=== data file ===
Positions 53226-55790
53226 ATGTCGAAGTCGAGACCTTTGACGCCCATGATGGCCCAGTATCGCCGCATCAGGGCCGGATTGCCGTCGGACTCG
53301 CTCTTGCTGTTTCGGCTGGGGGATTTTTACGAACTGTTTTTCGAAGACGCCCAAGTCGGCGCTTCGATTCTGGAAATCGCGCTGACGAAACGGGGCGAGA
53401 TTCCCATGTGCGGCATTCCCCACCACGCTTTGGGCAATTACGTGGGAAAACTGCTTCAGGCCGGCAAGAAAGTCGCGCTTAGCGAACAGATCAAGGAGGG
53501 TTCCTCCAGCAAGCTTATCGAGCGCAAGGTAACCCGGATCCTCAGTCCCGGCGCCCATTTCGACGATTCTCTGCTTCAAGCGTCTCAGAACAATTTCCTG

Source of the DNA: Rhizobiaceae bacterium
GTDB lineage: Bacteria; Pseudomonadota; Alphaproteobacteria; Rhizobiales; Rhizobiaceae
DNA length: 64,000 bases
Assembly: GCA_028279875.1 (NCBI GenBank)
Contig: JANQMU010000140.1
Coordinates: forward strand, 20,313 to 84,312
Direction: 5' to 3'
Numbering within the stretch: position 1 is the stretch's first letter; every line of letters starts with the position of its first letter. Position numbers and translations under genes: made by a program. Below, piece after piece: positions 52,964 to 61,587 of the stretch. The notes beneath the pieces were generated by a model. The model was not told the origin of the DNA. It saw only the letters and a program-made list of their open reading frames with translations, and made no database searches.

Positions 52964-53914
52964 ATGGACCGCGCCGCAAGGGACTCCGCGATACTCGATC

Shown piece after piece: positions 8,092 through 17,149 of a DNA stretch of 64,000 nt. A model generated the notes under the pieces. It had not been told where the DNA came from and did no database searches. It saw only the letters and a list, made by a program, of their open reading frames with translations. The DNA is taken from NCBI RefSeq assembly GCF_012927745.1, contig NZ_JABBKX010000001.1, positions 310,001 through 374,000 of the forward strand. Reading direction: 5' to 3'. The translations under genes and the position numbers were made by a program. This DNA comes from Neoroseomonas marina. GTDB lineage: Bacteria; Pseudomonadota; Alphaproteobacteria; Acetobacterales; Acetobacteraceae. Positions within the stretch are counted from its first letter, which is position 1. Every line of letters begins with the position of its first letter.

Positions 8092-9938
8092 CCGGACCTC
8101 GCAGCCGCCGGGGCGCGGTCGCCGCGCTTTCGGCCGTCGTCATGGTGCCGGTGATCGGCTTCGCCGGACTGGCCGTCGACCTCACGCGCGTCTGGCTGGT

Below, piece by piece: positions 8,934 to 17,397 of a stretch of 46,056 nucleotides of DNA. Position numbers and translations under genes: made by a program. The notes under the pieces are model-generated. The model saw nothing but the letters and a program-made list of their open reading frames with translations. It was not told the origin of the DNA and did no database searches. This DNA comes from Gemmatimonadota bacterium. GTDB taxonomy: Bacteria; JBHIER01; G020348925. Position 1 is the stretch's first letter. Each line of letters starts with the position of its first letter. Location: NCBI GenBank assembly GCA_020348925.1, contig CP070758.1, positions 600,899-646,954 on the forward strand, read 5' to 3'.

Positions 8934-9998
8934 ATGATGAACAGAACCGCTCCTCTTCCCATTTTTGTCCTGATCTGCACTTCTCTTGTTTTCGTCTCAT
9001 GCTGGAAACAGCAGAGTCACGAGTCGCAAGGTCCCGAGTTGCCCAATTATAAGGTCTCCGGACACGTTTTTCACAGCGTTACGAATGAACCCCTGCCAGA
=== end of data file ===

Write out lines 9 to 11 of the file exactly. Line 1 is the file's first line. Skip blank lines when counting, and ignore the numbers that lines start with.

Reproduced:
Assembly: GCA_028279875.1 (NCBI GenBank)
Contig: JANQMU010000140.1
Coordinates: forward strand, 20,313 to 84,312